Afghan experts probe site of deadly Kabul hospital attack

Afghan experts probe site of deadly Kabul hospital attack

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KABUL, Afghanistan (AP) — Hundreds of mourners gathered Thursday at a graveyard on the northern edge of Kabul to bury a 37-year-old pharmacist — one of 31 people killed in an attack on a hospital in the Afghan capital the previous day that was claimed by the Islamic State group.

The brazen daytime assault saw four gunmen in white lab coats storm the military hospital in a highly secure part of the city Wednesday, setting off an hours-long gunbattle with security forces. Initially, the death toll was reported to be 30 but one of the wounded died overnight.

Behroz Behnam, who left behind three small children, was gunned down on the third floor of the hospital, said his brother, Behzad, also an officer in the Afghan army.

Behzad, who had been deployed with the military outside the hospital during the attack, said the gunmen went floor by floor in a killing rampage. When they came to Behnam, they opened fire at him and two other officers, said Behzad.

When he made it inside the hospital, Behzad found his brother dying from gunshot wounds to the chest and arm.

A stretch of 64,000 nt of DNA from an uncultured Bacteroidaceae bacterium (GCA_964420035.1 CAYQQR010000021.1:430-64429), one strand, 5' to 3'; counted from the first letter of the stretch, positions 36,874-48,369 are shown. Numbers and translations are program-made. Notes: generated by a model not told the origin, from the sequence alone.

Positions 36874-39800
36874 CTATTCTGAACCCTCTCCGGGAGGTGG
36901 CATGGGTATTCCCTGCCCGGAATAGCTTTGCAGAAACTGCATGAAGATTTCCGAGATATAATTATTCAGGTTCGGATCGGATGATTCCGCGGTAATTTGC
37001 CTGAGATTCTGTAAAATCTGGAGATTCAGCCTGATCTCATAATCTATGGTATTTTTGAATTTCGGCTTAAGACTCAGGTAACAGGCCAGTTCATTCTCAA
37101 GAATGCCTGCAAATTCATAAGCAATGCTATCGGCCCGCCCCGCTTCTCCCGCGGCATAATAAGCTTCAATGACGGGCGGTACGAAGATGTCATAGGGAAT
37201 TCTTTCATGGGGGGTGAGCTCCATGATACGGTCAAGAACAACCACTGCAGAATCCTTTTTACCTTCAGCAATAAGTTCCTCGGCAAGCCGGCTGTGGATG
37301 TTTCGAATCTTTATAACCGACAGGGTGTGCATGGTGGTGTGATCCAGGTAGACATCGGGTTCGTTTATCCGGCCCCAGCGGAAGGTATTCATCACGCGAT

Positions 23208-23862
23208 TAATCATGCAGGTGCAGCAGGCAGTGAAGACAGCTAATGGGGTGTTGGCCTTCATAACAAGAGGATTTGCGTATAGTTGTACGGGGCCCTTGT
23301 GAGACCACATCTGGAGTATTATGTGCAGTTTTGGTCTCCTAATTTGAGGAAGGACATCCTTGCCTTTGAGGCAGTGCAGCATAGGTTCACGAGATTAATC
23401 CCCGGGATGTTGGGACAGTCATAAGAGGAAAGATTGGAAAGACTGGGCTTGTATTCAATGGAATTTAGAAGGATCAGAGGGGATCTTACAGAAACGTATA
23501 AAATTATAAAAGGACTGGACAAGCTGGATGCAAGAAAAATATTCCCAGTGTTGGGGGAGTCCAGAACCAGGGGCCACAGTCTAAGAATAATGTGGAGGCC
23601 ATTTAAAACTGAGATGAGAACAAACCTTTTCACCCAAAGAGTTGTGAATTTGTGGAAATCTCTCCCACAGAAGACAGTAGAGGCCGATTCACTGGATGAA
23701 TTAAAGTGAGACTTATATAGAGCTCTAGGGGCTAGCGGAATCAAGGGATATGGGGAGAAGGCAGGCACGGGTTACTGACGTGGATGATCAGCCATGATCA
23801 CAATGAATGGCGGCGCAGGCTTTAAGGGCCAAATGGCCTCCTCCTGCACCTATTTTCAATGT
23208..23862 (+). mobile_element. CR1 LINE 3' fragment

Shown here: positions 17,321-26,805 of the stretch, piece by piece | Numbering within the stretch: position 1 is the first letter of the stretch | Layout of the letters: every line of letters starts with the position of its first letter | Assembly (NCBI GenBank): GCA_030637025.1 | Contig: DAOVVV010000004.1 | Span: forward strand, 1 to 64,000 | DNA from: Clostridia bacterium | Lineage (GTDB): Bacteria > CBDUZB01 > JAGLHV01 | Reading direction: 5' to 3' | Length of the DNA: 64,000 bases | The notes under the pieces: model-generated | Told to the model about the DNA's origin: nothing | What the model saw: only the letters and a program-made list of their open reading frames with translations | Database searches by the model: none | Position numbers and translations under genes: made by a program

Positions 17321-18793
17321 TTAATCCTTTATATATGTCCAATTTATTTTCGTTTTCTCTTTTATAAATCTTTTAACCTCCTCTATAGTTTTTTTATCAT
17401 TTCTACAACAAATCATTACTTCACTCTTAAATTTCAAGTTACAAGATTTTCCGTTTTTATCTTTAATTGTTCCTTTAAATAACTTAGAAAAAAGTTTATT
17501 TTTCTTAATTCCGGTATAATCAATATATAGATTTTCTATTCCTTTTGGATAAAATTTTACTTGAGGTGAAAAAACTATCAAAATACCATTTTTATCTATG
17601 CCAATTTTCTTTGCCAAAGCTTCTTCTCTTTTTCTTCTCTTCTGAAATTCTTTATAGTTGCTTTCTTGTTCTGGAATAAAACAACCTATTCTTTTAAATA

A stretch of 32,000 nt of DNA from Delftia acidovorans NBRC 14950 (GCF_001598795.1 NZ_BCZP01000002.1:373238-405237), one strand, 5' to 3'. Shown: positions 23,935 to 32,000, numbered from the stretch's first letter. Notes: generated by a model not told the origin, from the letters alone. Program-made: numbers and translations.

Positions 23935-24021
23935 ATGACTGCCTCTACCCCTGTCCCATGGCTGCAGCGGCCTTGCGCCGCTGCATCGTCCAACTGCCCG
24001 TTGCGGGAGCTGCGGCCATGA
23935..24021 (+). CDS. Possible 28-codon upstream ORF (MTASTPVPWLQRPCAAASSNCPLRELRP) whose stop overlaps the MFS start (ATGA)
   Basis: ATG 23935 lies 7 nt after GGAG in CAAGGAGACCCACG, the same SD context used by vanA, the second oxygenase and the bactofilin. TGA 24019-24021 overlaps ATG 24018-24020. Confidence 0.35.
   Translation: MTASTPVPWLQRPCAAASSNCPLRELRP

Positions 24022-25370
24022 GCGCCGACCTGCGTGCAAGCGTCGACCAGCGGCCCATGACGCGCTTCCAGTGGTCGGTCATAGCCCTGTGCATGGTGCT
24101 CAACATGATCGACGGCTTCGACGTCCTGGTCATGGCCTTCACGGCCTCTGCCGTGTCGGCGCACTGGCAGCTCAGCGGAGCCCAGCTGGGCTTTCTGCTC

"When I finally got to him, it was just moments before he died," Behzad said. "All that was left for me to do was to tell my family and bring his body home."

All the attackers, including two who detonated their suicide vests, were killed by the time the assault ended.

Standing beside Behnam's graveside covered with flowers, his father, Afghan army Gen. Jalandar Shah made an impassioned plea to the international community to help war-battered Afghanistan put an end to the fighting.

"As a father, as a human being I am calling out to the international community to please pay attention," he said. "Stop the killing of Afghans. It is enough all this killing. It's enough."

Inside the hospital, experts were scouring every inch of the facility for evidence that IS was behind the attack, which also wounded 53 people, said deputy defense ministry spokesman Mohammed Radmanish.

Radmanish told The Associated Press that even though IS claimed the assault, Afghan authorities "must do our own investigations to know who is responsible."

Afghan forces have been under increasing pressure by the Taliban and also from Islamic State militants, mostly in the country's east.

Wednesday's attack reflected the Afghan militants' capability to strike at the country's heavily guarded capital despite government efforts to improve security for ordinary Afghans.

Copyright © The Associated Press. All rights reserved. This material may not be published, broadcast, rewritten or redistributed.


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